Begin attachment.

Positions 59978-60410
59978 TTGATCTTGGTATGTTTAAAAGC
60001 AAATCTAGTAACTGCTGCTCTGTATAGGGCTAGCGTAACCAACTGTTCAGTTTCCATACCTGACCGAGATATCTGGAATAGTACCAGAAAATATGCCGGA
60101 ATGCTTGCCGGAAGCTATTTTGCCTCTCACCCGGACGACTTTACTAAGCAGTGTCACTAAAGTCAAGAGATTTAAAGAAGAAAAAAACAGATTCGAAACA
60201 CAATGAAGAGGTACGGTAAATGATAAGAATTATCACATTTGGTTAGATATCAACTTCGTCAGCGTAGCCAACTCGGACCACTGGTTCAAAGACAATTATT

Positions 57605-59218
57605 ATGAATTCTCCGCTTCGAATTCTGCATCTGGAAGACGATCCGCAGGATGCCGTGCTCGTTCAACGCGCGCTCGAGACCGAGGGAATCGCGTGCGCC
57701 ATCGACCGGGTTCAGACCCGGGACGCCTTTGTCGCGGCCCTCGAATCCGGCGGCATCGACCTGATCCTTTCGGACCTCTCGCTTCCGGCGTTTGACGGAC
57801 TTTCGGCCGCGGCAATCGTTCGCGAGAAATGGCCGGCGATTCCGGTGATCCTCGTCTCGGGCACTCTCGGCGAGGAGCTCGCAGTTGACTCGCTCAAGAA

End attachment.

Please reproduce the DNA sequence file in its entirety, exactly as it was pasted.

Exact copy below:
Positions 59978-60410
59978 TTGATCTTGGTATGTTTAAAAGC
60001 AAATCTAGTAACTGCTGCTCTGTATAGGGCTAGCGTAACCAACTGTTCAGTTTCCATACCTGACCGAGATATCTGGAATAGTACCAGAAAATATGCCGGA
60101 ATGCTTGCCGGAAGCTATTTTGCCTCTCACCCGGACGACTTTACTAAGCAGTGTCACTAAAGTCAAGAGATTTAAAGAAGAAAAAAACAGATTCGAAACA
60201 CAATGAAGAGGTACGGTAAATGATAAGAATTATCACATTTGGTTAGATATCAACTTCGTCAGCGTAGCCAACTCGGACCACTGGTTCAAAGACAATTATT

Positions 57605-59218
57605 ATGAATTCTCCGCTTCGAATTCTGCATCTGGAAGACGATCCGCAGGATGCCGTGCTCGTTCAACGCGCGCTCGAGACCGAGGGAATCGCGTGCGCC
57701 ATCGACCGGGTTCAGACCCGGGACGCCTTTGTCGCGGCCCTCGAATCCGGCGGCATCGACCTGATCCTTTCGGACCTCTCGCTTCCGGCGTTTGACGGAC
57801 TTTCGGCCGCGGCAATCGTTCGCGAGAAATGGCCGGCGATTCCGGTGATCCTCGTCTCGGGCACTCTCGGCGAGGAGCTCGCAGTTGACTCGCTCAAGAA